Me here at last on the ground, Desirée has spent her life “in the air”, flitting from affair to affair. Now, however, she finally has her feet “at last on the ground” and wants to settle down with only one man: her long-ago lover, Fredrik.
You in mid-air. On the other hand, her previously grounded lover himself is now himself “in mid-air”: now madly in love with his new wife. So she sings these lines with anger and regret about the irony of their reversed roles.
Send in the clowns. The title is introduced. It means, “This is a theatrical performance so extremely bad that it can be saved only by bringing in comedy.”
 Second Verse
Isn't it bliss?
Don't you approve?
One who keeps tearing around,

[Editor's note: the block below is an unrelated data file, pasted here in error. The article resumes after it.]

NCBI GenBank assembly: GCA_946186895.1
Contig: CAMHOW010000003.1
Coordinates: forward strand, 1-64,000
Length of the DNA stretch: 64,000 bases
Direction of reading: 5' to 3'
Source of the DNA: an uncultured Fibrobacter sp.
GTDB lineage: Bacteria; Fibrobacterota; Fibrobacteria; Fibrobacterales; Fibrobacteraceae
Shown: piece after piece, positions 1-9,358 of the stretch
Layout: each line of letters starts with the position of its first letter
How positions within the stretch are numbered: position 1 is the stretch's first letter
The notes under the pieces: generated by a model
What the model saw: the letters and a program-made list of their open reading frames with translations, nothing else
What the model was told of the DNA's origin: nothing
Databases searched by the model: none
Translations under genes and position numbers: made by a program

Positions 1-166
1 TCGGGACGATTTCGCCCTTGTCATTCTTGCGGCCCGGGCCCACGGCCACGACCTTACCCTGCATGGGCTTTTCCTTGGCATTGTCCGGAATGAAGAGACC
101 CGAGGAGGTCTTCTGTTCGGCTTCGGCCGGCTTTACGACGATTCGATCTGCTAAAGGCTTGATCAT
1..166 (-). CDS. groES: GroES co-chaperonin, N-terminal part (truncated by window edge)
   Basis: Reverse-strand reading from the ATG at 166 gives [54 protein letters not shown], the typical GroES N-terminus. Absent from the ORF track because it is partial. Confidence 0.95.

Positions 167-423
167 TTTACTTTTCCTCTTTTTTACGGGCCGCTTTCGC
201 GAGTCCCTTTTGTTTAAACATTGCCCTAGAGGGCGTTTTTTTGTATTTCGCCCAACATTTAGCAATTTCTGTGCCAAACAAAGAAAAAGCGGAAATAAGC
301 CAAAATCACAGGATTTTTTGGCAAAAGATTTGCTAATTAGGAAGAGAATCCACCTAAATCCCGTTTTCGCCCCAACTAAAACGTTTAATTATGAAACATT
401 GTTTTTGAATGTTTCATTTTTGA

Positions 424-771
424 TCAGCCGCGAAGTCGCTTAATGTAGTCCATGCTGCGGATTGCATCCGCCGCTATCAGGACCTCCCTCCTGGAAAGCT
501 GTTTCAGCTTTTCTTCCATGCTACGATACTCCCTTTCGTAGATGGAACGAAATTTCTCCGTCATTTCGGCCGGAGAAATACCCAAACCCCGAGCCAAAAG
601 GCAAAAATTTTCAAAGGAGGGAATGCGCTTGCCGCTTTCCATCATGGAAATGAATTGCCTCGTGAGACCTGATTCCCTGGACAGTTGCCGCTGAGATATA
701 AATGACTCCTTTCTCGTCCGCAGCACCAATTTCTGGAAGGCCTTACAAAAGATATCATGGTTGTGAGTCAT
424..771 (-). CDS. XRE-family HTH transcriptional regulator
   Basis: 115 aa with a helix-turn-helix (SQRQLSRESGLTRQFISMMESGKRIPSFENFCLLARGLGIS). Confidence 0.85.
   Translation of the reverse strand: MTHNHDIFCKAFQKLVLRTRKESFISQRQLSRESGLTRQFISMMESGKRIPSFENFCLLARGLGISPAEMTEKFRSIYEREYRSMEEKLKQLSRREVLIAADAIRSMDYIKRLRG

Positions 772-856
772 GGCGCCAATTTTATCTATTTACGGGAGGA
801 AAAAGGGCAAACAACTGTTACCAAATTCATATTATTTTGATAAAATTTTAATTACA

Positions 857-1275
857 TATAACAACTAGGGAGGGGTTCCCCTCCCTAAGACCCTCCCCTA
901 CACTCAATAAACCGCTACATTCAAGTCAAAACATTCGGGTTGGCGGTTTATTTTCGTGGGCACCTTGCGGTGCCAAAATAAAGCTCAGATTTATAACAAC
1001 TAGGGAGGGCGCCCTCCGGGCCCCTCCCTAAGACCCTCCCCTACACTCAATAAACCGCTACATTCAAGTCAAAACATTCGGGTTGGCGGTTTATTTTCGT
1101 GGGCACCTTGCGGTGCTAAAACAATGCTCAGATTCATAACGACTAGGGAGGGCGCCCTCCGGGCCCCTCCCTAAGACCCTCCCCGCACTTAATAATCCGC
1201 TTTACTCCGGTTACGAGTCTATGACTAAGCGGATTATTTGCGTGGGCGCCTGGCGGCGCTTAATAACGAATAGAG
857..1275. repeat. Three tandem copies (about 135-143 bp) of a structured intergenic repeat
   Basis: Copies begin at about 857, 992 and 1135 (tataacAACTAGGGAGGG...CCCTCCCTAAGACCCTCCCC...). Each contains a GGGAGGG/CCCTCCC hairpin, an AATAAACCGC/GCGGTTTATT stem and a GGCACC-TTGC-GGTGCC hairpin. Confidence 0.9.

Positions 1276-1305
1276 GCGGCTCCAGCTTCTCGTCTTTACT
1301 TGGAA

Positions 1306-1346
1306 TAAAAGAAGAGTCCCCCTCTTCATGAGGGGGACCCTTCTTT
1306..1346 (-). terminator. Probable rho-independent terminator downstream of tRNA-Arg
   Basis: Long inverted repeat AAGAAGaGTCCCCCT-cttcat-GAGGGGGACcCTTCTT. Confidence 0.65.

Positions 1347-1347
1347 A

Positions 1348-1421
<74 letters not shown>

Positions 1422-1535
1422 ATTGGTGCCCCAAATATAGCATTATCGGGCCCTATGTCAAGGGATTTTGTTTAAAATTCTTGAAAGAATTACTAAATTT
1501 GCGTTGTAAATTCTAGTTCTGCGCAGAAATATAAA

One who can't move.
Where are the clowns?
Send in the clowns.
Isn't it bliss? Just like the word “rich” in the first verse, the word “bliss” here means irony and means the opposite of happiness. The word “bliss” is sung with an elongated “hiss” -- it drips with anger.
Don't you approve? Another rhetorical question, which in this case means “Surely you’re as unhappy with our relationship as I.”
One who keeps tearing around, This refers to Desirée herself. She is the one who has been running around with different lovers.
One who can't move. This is Fredrik, who has just recently been married to his young trophy wife.
Where are the clowns? Desirée means, “This play that is my life can be saved only by changing the performers”. The word “where” is smooth and elongated.